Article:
Logo of the Dutch governmentGo to homepage

Government support for entrepreneurs

Guide for starting as a self-employed health care professional

This information is provided by: Netherlands Enterprise Agency

If you intend to start up as a self-employed professional in the Dutch health care sector, you must contend with various government rules and regulations. You can use this guide to quickly determine which obligations you must fulfil. This guide covers rules for self-employed health care practitioners in the homecare sector and for health care practitioners who set up their own practice, such as dentists and physiotherapists.

This guide is merely a guideline. Several steps can be carried out at the same time. Depending on your specific health care profession, you may also be subject to other obligations.

1. Check whether you fulfil the conditions for staying in the Netherlands

Entrepreneurs who intend to stay in the Netherlands must fulfil a number of conditions. You will sometimes also require a residence permit.

2. Demonstrate you are self-employed with a model agreement

A model agreement between you and your client will enable you to demonstrate that you are truly an entrepreneur. In that case, your client does not have to pay contributions or payroll taxes.

3. Register yourself with the BIG Register

You must be entered in the BIG register to be allowed to practice certain health care professions as a self-employed professional. You are not allowed to use the legally protected professional title until you are in this register.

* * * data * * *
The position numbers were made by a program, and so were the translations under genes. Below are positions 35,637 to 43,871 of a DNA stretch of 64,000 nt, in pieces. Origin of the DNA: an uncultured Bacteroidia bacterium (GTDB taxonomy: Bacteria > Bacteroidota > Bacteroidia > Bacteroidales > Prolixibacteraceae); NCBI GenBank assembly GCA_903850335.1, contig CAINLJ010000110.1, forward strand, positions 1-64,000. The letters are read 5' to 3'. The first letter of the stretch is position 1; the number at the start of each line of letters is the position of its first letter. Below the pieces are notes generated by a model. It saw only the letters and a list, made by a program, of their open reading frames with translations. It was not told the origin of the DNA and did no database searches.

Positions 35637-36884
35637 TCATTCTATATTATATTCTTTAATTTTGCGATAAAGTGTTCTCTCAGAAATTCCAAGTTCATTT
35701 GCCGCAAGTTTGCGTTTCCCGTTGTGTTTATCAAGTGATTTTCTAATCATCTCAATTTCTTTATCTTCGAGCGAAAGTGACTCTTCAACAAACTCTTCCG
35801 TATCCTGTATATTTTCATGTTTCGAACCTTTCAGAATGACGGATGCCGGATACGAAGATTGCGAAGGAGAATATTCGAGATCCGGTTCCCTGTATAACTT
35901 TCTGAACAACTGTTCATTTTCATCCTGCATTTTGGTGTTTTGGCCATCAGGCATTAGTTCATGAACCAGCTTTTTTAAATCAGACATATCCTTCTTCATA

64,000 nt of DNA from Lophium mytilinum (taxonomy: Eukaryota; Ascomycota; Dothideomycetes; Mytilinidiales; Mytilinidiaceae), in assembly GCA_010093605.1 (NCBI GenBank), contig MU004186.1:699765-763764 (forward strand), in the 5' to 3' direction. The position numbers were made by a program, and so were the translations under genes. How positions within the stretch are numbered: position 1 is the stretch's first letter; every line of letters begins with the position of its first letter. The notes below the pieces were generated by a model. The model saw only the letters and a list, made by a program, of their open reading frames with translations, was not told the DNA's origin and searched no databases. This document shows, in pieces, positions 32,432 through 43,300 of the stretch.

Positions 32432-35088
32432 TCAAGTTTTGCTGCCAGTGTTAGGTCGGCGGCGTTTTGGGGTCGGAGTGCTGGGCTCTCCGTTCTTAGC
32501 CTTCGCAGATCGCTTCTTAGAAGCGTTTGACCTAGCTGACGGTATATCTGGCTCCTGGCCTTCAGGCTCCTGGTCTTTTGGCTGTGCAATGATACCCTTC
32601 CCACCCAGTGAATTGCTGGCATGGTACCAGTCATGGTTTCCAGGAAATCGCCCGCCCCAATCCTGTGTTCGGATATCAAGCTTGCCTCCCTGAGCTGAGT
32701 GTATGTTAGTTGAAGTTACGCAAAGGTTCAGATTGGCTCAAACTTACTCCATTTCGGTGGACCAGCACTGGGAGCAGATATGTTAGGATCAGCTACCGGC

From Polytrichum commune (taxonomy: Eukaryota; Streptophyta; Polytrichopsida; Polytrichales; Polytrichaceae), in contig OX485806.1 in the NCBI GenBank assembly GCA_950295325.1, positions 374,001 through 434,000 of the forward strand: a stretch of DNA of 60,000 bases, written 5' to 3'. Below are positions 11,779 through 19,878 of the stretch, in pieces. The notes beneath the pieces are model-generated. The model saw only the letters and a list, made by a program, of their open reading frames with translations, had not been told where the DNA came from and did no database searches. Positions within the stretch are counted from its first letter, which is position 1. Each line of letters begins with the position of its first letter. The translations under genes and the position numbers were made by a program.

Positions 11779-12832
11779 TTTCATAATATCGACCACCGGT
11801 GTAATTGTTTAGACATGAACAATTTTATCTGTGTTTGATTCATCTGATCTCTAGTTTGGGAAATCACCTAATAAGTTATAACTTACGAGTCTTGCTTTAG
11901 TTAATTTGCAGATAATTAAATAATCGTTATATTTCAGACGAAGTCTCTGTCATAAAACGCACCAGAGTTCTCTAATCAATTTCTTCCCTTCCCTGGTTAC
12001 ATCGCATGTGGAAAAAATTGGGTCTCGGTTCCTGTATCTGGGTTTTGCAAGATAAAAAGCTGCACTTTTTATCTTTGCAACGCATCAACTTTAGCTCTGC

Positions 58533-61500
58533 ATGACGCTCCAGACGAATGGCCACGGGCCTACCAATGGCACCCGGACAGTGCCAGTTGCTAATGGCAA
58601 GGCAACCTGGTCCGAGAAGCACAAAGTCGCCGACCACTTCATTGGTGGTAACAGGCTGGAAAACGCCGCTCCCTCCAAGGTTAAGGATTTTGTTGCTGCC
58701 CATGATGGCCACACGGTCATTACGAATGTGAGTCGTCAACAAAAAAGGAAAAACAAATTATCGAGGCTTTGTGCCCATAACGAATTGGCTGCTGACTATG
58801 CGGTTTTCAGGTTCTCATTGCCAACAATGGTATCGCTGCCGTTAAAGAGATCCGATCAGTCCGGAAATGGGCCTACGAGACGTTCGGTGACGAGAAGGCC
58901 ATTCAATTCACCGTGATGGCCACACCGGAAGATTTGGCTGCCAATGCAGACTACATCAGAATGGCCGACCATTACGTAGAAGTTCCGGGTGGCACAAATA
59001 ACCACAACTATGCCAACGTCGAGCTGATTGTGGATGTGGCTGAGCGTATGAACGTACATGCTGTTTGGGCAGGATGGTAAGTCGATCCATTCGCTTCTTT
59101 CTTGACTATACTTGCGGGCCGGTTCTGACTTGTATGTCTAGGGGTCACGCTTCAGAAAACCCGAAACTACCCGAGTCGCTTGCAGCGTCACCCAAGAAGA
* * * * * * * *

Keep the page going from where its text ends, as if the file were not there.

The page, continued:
4. Provide insured health care

As a self-employed professional, you can provide your clients with care in two ways: via an approved institution or by concluding an agreement with a care administration office.

5. Meet the quality requirements

The care you provide, must meet the care quality requirements set by law.

6. Set your rates

The Dutch Health Care Authority sets maximum rates for certain independent health care professions. Many health care services are exempt from VAT. Self-employed professionals, partners in a company and care agencies use the 21% rate.

7. Draw up general terms and conditions

General terms and conditions include rules about payment, delivery times, guarantees and disputes. You can use the specimen terms and conditions drawn up by the Chamber of Commerce (KvK).

8. Take out the insurances you need

You are obliged to take out health insurance in the Netherlands. You also have the option of taking out insurance against a number of other risks (including business risks).

9. Report your home business

If you plan to run a business from your home, you are normally obliged to report this plan to your local municipality. You must also bear in mind various tax issues.

10. Create a patient file

Health care practitioners are required to keep records for each patient. These records contain various details including the patient’s health and the treatment prescribed by the health care practitioner.

11. Report child abuse and domestic violence

If you are suspecting child abuse or domestic violence, you have to use a reporting code.

12. Register with the Dutch Business Register and Dutch Tax Administration

New businesses must be registered with the Dutch Business Register. They will pass on your details to the Dutch Tax and Customs Administration. You therefore do not need to register separately with them.

13. Fill in the Dutch Health Care Inspectorate's questionnaire

After registration with the Dutch Business Register, the Dutch Health Care Inspectorate (Inspectie voor de Gezondheidszorg, IGZ) will ask you to fill in a questionnaireExternal link (Dutch). They use this questionnaire to determine if your care institution falls under their supervision.

This information is provided by:

Netherlands Enterprise Agency

Any further questions?

Netherlands Enterprise Agency +31 (0)88 602 44 44